A Marathon …

The recent (13 April 2014) London Marathon got me reminiscing…

I am not a runner, never have been and never will be, and really cannot understand the appeal of putting one’s self through all that torture – but each to his/her own. I imagine there are many who feel the same about me sitting enthralled in dusty archives (yes, there are still dusty archives around outside of London, but that’s for another day).

Back to marathons. As many know the marathon originated with the Greeks (about 490BC) but only became famous with the introduction of the marathon as an Olympic sport on 10 April 1896 (four months after the marathon Jameson Raid into the Transvaal on 2 January but I couldn’t find a direct link). Yet, it was only in 1921 that the marathon was officially set at 49.195km or 26miles and 385yards. You can read a fairly well referenced summary about all of this on Wikipedia (it does have its uses sometimes!).

Today, there are about 556 marathons run across the world of which 11 are in Africa and 3 noted in South Africa and yet, the marathon I’m most interested in doesn’t feature on this list, nor on the top 10 list of marathons – I wonder why that is? Perhaps, simply, because it’s an ultra marathon…

The Comrades Marathon is due to be run on 1 June 2014 – it always used to be on Republic Day, 31 May, until 1996. The Comrades was, and still is, an institution. I remember getting up early to watch, on TV, the runners take off on their epic journey and then returning every now and then to see what progress was being made – it would be about eight hours before the lead runner (invariably Bruce Fordyce winner of 9 Comrades) was near the finish line so lots of time to get other things done.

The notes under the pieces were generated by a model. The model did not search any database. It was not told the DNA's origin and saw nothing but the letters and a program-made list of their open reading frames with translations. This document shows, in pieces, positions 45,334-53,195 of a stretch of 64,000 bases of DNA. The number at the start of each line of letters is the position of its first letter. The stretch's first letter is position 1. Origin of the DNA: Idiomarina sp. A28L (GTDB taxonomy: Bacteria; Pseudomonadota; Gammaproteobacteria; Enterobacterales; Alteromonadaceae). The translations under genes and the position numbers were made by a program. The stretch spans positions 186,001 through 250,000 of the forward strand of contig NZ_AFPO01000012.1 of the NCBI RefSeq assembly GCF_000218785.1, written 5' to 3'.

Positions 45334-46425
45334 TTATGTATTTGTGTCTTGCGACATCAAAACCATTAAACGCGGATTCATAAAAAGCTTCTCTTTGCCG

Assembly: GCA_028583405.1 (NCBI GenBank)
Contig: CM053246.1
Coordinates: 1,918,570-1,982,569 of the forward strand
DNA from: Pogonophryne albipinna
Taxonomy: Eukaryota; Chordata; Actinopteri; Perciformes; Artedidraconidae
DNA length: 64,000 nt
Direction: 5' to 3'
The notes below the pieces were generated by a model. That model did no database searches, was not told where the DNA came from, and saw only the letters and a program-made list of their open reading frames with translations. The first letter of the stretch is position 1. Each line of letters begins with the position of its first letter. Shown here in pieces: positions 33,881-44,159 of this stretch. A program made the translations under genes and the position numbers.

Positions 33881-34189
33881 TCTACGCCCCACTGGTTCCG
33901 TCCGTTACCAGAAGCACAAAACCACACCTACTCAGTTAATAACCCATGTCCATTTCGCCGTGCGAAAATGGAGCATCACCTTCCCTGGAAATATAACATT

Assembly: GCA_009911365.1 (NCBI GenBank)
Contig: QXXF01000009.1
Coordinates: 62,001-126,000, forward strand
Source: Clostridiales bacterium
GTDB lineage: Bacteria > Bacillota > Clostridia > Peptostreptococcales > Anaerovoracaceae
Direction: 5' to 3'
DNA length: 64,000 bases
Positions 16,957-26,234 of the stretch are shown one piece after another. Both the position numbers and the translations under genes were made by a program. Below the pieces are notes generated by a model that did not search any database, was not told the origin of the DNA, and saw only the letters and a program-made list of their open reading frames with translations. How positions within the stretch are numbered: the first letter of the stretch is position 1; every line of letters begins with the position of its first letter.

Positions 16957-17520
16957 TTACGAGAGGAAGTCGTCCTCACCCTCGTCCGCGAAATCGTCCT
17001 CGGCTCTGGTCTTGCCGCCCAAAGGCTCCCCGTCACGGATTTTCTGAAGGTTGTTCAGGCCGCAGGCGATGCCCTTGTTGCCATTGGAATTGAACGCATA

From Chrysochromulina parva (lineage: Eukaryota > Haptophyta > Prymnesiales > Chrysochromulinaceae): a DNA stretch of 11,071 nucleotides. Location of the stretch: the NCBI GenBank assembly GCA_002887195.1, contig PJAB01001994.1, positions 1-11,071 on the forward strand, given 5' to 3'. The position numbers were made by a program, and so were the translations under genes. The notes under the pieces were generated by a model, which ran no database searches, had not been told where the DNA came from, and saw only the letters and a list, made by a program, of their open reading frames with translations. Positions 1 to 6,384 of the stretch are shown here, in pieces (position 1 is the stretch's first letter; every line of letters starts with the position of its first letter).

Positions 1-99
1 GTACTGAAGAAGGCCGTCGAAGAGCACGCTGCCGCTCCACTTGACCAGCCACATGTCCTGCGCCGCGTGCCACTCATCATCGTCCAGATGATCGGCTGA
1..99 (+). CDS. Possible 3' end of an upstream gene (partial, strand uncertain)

However, it was only a few years’ ago that I realised the origin of this particular marathon – it was started by Vic Clapham on Empire Day 24 May 1921 in memory of all his comrades who had lost their lives in the gruelling East Africa campaign of 1914-1918, although Vic and his friends were only there between 1916 and 1917. Rather than a memorial, he wanted something more fitting and an 88km (56mile) run between Durban and Pietermaritzburg (or vice versa) every year seemed just the ticket. Not only is the distance itself a challenge, but one rises or falls (depending on the run direction that year) between 89meters (292ft) and 596meters (1,955ft) reaching a height of 810meters (2,657ft) en route at Umlaas Road (19km outside Pietermaritzburg). There are a few other historic mentions along the way as well as in the origins of the event.Sport and war are closely linked although, as Floris van der Merwe points out in his Sporting Soldiers (a book I’m currently reviewing), not much has been written about it. Alas, the Comrades doesn’t feature in van der Merwe’s book either – I’m left wondering how many of the runners and spectators know of this novel and poignant way of paying homage to one’s comrades?

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